Chances are, if you are anywhere near the Detroit music scene, you have heard of the influential hip hop trio that makes up Slum Village. The group was founded in the early 90′s by 3 childhood friends: Baatin, T3, rapper and producer J Dilla, who all grew up together in the Conant Gardens neighborhood of Detroit, MI.
After leaving Pershing High School, the trio began to forge a path into the Detroit underground hip hop scene and quickly found themselves steadily gaining popularity, where they originally went by the name Ssenepod.
With a growing momentum now cemented in the underground, the group took on a forward trajectory toward bigger and better things, and in 1991 changed their name to Slum Village. J Dilla joined the production team known as The Ummah, which produced the two last A Tribe Called Quest studio albums, as well as hits for a number of R&B and hip hop musicians, and in 1996, they recorded their first album Vol. 1″ , recorded in Dillas basement and RJ Rice Studios, it was critically acclaimed in the Detroit underground scene. It later found its way into the hands of A Tribe Called Quest’s own Q-Tip, who played it for some of hip hop’s elite, such as Busta Rhymes, Questlove, and D’angelo. This fruitful alliance led to an opening gig for A Tribe Called Quest on their Farewell tour in 1998.
Slum Village landed their first record deal in 1998 with Barak/AM records. Due to label politics, the group was forced to release their album “Best Kept Secret” under the alias J-88,. Their now classic record, “Fantastic, Vol. 2″ was also in production, but was not officially released until 2000 through Barak/GoodVibe Records. “Fantastic Vol. 2″ was dubbed an immediate classic from fans and industry tastemakers. This album featured an A list line up including Busta Rhymes, Common, D’angelo, Jazzy Jeff, Pete Rock, Kurupt, and Q-Tip who passed the torch to Slum Village on the record “Hold Tight”. On the heels of this record release followed a tour with The Roots on the Okay Players tour/D’angelo Voodoo tour.
Olubowale Victor Akintimehin Folarin (born September 21, 1984 in Washington, D.C.), better known by his stage name Wale, is an American rapper and producer. Fusing DC’s homegrown go-go genre with a streetwise Northern hip-hop sensibility, he takes samples from all genres and blends them together with lyrical dexterity. In 2005 he released his debut mixtape, Paint a Picture, and has since released four more. His debut album, Attention Deficit, was released November 10, 2009.
Wale was born to Nigerian immigrant parents in Washington, DC. He grew up on Peabody Street in Northwest DC and moved to Largo, Maryland as a teenager. He attended seven different high schools in Washington, D.C. and Maryland, finally graduating from Quince Orchard High School in 2001. He went to Robert Morris College and Virginia State University on football scholarships, and then Bowie State University but dropped out in 2004 to pursue music full-time. Before music started paying the bills, Wale worked day jobs at Sprint, Up Against The Wall and Downtown Locker Room.
Wale emerged onto the local DC hip hop scene with the help of WKYS-FM’s DJ Alizay. Wale began getting radio play in 2004 with a single called “Rhyme of the Century” which got Wale in the June 2005 “Unsigned Hype” section of Source magazine and his buzz started growing.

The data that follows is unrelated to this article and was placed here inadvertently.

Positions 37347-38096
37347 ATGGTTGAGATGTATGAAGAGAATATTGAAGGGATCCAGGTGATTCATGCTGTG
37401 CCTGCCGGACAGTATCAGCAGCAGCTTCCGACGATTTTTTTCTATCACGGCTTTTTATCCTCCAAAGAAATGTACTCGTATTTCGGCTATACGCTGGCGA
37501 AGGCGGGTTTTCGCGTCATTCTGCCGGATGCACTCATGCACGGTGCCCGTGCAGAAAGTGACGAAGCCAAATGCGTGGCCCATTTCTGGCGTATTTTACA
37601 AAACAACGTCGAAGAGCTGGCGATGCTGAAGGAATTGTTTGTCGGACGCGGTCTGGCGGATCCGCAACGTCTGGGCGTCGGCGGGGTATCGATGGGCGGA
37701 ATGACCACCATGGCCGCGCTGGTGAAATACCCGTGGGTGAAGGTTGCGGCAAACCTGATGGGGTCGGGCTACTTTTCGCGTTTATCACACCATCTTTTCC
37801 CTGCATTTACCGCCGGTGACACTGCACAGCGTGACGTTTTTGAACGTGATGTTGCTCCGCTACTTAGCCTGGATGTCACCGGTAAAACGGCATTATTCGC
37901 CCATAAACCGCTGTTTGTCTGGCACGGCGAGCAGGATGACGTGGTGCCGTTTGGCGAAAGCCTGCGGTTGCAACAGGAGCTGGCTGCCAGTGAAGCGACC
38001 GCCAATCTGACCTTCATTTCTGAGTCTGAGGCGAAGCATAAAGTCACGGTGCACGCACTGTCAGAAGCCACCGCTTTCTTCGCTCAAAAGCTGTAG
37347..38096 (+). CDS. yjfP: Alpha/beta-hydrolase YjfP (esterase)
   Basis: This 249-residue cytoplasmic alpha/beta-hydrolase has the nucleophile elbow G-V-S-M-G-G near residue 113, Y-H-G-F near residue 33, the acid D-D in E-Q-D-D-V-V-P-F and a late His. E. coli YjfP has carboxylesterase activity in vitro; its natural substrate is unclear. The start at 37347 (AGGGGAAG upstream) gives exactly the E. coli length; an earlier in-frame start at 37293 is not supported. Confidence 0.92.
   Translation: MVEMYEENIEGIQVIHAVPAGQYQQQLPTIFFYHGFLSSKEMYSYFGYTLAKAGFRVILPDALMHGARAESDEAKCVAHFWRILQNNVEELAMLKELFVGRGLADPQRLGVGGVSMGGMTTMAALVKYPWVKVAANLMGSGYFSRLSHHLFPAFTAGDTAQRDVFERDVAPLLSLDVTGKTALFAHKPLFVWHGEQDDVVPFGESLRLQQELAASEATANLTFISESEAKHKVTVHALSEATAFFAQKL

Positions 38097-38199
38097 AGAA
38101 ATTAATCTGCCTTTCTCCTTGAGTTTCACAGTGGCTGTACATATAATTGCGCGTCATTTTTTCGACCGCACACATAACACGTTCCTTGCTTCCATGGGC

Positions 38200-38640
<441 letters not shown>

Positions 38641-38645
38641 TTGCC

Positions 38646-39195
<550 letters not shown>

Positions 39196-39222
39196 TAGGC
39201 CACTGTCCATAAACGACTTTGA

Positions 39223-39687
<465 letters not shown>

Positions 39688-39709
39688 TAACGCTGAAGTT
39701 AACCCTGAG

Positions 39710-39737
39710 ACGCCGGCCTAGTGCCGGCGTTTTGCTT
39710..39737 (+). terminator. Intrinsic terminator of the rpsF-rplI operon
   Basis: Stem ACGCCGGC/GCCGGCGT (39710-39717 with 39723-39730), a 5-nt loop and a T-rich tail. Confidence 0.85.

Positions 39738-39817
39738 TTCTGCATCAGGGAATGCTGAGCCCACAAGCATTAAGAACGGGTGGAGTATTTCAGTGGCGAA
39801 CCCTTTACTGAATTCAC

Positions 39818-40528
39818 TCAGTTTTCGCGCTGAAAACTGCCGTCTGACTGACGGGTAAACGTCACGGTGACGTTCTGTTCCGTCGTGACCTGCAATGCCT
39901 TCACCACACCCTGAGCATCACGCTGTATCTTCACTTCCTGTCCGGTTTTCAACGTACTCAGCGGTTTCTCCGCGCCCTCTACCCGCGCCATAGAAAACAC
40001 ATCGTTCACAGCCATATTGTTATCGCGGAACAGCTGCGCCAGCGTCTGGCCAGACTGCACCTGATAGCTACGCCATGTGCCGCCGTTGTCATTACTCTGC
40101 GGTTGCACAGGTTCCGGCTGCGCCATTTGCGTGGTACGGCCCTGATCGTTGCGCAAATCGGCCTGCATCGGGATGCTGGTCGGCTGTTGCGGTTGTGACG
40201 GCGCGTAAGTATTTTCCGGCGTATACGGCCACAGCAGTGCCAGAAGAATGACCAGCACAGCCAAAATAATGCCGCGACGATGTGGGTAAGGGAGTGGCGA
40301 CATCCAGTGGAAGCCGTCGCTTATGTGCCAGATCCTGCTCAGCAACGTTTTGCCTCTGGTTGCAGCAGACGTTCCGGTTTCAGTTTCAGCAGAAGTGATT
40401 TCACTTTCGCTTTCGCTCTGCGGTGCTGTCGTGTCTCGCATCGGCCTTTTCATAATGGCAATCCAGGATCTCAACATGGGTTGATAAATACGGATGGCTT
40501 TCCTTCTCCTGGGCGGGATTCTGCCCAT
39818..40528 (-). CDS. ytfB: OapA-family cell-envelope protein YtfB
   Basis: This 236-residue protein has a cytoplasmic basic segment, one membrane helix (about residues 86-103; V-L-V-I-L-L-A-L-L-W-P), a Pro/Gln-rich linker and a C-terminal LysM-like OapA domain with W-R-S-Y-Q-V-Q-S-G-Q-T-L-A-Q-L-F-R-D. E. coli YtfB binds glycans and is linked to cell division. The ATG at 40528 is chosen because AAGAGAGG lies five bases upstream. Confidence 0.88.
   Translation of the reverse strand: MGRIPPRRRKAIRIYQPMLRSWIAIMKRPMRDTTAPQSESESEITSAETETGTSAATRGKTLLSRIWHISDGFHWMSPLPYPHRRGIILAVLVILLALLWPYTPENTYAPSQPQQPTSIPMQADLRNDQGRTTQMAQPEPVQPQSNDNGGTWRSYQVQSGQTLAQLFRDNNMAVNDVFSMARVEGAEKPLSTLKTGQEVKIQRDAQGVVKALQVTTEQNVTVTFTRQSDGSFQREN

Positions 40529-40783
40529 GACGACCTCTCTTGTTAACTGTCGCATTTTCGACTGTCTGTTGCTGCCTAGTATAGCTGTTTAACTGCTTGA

In November 2006, a feature ran on AllHipHop.com’s Breeding Ground about Wale. The day before Thanksgiving, Wale took the stage between Lil Wayne and T.i. during the Southern Invasion tour at the Verizon Center.
In early December 2006, Wale won the award for “D.C. Metro Breakthrough Artist of the Year” at WKYS’ Go-Go Awards. On December 15, The Fader magazine associate editor Nick “Catchdubs” Barat visited Wale for an interview and photo shoot which appeared in the March 2007 issue of The Fader.
Kanye West was born in Atlanta, Georgia. He left college to pursue a musical career, producing tracks for Jay-Z while polishing his demo. He released The College Dropout in 2002. It sold 2.6 million copies and won Best Rap Album. His follow-up releases have been equally successful and West has become a celebrity famous for his outrageous and entertaining statements.
His parents divorced when he was three. He was raised on Chicago's South Side by his mother, an English professor, and spent summers with his father, an award-winning photographer who became a church counselor.
West graduated from Polaris High School and completed one year of art school at Chicago State University. After spending time rapping and working with local artists, West moved to New York in 2001 to pursue his music career full time. Respected rapper Jay-Z hired him to produce songs for his album The Blueprint, which sold more than 420,000 copies in the first week alone. West went on to produce for a handful of stars including rapper Ludacris and singer Beyonce.
While serving as producer to the stars, West cut his own demo and began shopping it around. He signed a deal with Roc-A-Fella Records, Jay-Z's label, in 2002 and began recording in the studio.
Born Obress Guy, Living Proof is no stranger to the spotlight. He came up in the Williamsburg section of Brooklyn, was signed to Memphis Bleek’s Get Lo Imprint and was part of five Rocafella tours. He was personally called out on stage by Jay-Z to a crowd of 30,000 and received an abundance of hands on experience at what the music industry truly entailed.
Now with his Debut album Die For A Deal 5.0 he is ready to put that knowledge he gained over the years to the test. Die For A Deal 5.0 is well balanced album that has a grity NY sound to it, along with a nice polished and commercial one too.